# How do you find the derivative of y=xln^3x?

Aug 19, 2017

$\frac{\mathrm{dy}}{\mathrm{dx}} = {\ln}^{2} x \left(\ln x + 3\right)$

#### Explanation:

We need to start with the product rule. Where $u$ and $v$ are both functions, if $y = u v$, then:

$\frac{\mathrm{dy}}{\mathrm{dx}} = \frac{\mathrm{du}}{\mathrm{dx}} v + u \frac{\mathrm{dv}}{\mathrm{dx}}$

Thus, where $y = x {\ln}^{3} x$:

$\frac{\mathrm{dy}}{\mathrm{dx}} = \left(\frac{d}{\mathrm{dx}} x\right) {\ln}^{3} x + x \left(\frac{d}{\mathrm{dx}} {\ln}^{3} x\right)$

Now we have two internal derivatives we need to figure out. The first is basic: $\frac{d}{\mathrm{dx}} x = 1$.

For the second derivative, we need the chain rule. First, note that we have a function cubed: ${\ln}^{3} x = {\left(\ln x\right)}^{3}$. Through the power rule, $\frac{d}{\mathrm{dx}} {x}^{3} = 3 {x}^{2}$, but if there were a more complex function instead of $x$ we see that $\frac{d}{\mathrm{dx}} {u}^{3} = 3 {u}^{2} \frac{\mathrm{du}}{\mathrm{dx}}$--that is, we still do the power rule but then multiply by the derivative of the inner function.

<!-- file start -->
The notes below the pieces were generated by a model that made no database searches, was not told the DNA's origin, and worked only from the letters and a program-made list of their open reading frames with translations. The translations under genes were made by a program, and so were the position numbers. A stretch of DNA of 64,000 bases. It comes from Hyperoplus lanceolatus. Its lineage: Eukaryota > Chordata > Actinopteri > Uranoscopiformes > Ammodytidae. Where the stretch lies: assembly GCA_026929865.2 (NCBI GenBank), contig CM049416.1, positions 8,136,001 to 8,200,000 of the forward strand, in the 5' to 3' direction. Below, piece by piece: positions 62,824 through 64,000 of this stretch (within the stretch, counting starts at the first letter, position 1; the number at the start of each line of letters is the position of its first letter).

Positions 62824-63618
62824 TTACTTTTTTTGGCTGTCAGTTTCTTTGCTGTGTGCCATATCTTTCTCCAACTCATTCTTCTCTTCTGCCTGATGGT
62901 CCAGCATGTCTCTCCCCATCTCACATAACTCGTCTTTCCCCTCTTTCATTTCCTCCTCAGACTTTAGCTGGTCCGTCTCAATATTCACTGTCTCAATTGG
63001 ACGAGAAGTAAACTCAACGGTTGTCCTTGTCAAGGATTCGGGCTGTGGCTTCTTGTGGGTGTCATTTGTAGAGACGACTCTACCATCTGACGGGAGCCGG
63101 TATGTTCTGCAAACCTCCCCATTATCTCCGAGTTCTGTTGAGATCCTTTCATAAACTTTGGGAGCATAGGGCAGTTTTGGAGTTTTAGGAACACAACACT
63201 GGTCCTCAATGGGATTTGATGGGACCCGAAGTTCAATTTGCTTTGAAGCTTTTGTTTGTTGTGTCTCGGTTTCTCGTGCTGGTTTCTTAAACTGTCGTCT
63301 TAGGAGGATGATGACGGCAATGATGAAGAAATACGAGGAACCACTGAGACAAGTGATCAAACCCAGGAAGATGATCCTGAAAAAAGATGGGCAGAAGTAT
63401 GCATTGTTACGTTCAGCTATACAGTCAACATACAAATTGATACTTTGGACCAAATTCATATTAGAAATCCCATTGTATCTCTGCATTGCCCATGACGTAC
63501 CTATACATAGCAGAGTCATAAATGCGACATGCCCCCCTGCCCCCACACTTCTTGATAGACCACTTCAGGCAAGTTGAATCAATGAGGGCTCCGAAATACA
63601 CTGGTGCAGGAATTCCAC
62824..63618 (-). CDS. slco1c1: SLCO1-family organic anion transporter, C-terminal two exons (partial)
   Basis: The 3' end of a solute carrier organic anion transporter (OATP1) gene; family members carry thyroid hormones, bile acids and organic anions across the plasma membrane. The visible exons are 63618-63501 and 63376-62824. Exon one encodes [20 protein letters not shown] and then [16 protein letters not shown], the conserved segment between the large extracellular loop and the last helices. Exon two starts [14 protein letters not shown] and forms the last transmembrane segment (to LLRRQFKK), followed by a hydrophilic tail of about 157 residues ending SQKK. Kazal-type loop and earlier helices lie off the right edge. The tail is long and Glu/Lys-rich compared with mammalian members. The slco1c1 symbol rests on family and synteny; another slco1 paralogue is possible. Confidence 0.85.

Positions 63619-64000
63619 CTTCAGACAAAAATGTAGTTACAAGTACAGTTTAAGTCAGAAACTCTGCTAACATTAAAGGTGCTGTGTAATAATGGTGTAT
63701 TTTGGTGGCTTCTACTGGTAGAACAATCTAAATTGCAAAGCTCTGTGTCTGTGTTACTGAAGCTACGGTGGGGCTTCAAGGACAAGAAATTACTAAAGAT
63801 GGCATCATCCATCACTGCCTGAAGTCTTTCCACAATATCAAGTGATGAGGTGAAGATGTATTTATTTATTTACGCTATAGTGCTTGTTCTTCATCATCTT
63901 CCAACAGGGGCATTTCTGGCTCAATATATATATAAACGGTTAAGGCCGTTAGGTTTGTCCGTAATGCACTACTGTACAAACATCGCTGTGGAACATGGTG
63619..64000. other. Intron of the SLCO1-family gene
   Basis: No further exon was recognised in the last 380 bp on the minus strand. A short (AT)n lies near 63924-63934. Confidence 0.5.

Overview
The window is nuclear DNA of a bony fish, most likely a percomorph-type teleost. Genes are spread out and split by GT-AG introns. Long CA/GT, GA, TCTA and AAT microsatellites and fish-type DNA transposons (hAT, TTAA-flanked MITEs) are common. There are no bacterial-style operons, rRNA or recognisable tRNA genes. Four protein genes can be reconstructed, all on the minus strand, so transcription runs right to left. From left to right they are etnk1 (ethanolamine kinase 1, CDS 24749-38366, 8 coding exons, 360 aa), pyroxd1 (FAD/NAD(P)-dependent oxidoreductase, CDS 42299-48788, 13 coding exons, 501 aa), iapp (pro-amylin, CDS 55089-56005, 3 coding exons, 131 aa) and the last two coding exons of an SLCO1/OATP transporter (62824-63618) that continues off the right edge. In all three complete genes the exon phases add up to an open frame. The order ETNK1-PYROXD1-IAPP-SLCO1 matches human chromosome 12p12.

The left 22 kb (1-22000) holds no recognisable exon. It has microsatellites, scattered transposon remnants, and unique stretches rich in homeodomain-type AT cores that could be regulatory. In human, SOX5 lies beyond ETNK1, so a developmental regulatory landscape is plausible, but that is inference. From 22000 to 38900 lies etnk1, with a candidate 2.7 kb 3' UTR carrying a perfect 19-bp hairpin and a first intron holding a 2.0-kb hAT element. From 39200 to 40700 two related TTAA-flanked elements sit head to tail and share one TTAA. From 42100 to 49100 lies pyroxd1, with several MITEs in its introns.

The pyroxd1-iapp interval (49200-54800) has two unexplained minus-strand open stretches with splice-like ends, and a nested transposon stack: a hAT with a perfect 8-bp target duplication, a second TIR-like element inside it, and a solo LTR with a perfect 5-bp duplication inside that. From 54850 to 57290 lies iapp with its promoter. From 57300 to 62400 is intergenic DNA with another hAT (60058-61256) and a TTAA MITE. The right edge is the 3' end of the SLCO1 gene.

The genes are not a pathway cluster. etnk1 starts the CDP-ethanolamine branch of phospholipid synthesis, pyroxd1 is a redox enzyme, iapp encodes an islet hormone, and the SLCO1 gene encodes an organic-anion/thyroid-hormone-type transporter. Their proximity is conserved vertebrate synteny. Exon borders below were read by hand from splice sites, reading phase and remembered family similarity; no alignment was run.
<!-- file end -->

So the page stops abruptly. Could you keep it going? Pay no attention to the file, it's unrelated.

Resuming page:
Thus, $\frac{d}{\mathrm{dx}} {\ln}^{3} x = 3 {\ln}^{2} x \left(\frac{d}{\mathrm{dx}} \ln x\right)$.

$\frac{\mathrm{dy}}{\mathrm{dx}} = 1 \cdot {\ln}^{3} x + x \left(3 {\ln}^{2} x\right) \left(\frac{d}{\mathrm{dx}} \ln x\right)$

Recall that $\frac{d}{\mathrm{dx}} \ln x = \frac{1}{x}$:

$\frac{\mathrm{dy}}{\mathrm{dx}} = {\ln}^{3} x + 3 x {\ln}^{2} x \left(\frac{1}{x}\right)$

$\frac{\mathrm{dy}}{\mathrm{dx}} = {\ln}^{3} x + 3 {\ln}^{2} x$

If you wish:

$\frac{\mathrm{dy}}{\mathrm{dx}} = {\ln}^{2} x \left(\ln x + 3\right)$